The National Hurricane Center in Miami said the storm is expected to move away from the southwestern Florida coast and reach coastal Mississippi and Louisiana by late Tuesday.

At a press conference Monday afternoon, Cantrell urged residents within the levee protection area to stock up on supplies and shelter in place.

New Orleans director of emergency preparedness Collin Arnold says the storm has the potential to turn into a “low-level hurricane” with potential winds of up to 70 mph (113 kph).

The Louisiana coastal town of Grand Isle has also issued a voluntary evacuation order.

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4 p.m.

Tropical Storm Gordon has left many businesses on Florida’s Gulf Coast feeling shortchanged by the holiday weekend.

The Naples Daily News reports that Naples beachfront stores were getting hardly any foot traffic Monday as the storm approached.

The southern Gulf Coast has already been heavily impacted by this summer’s so-called “red tide,” in which massive algae blooms have caused waves of dead marine life to wash up along the coast, driving people from the water.

At Lowdermilk Park, the beach was nearly empty despite there being no signs of red tide.

Beach Cafe manager Fred Macolino tells the newspaper that business over the holiday weekend had been “horrible.”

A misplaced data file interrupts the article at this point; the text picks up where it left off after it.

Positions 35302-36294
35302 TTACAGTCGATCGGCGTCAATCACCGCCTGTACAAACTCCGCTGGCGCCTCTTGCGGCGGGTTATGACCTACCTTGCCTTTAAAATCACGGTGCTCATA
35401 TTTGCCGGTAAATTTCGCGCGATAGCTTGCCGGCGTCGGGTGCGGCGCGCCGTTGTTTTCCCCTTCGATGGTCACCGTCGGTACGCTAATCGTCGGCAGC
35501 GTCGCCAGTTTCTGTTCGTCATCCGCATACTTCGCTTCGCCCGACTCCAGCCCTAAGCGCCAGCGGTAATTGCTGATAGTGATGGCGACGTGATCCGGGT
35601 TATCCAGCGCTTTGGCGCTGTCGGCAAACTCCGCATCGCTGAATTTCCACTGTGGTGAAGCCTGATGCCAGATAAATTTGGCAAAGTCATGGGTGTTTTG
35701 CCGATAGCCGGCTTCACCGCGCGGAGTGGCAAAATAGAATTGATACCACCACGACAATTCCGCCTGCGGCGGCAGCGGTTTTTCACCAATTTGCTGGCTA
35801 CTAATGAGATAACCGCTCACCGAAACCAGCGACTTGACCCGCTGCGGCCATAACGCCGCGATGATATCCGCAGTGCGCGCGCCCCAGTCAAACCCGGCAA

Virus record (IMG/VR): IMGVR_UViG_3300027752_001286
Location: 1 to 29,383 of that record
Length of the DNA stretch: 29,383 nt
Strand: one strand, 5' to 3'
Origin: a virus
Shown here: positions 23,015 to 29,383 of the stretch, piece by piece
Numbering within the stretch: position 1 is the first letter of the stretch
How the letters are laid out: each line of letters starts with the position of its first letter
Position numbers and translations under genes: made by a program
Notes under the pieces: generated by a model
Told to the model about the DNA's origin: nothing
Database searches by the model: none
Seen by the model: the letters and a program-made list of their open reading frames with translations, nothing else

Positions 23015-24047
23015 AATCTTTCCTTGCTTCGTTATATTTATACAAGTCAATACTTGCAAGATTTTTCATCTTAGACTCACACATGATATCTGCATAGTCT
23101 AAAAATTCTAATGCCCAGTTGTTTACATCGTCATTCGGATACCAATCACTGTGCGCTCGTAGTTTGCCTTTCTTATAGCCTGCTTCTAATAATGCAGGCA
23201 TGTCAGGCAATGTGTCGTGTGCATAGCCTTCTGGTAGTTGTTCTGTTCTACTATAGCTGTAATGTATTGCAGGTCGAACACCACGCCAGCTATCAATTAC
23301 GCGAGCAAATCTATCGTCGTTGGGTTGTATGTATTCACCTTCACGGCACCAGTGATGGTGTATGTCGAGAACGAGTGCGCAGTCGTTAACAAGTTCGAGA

The storm is expected to move away from the southwestern Florida coast and reach coastal Mississippi and Louisiana by late Tuesday.

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2:20 p.m.

A hurricane watch remains in effects for portions of the central U.S. Gulf Coast as Tropical Storm Gordon approaches.

NOLA.com/The Times-Picayune reports that drivers around the metro New Orleans area are lining up to put sand bags in their trunks. In St. Tammany Parish, a line of cars reached between 20 and 25 vehicles long at times.

The storm was lashing South Florida on Monday with high winds and heavy rains as it moved west-northwest at 16 mph (26 kph).

The National Hurricane Center in Miami said in its 2 p.m. EDT advisory that the storm is expected to move away from the southwestern Florida coast and reach coastal Mississippi and Louisiana by late Tuesday and move inland over the lower Mississippi Valley on Wednesday.

A hurricane watch is in effect for the area stretching from the mouth of the Pearl River in Mississippi to the Alabama-Florida border. A hurricane watch means that hurricane conditions are possible.

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12:30 p.m.

Rain has drenched the Miami area as Tropical Storm Gordon moved into the Gulf of Mexico on Monday.

In a tweet, Miami Beach Police advised residents and visitors that the Labor Day holiday was “NOT a beach day,” with rough surf and potential rip currents.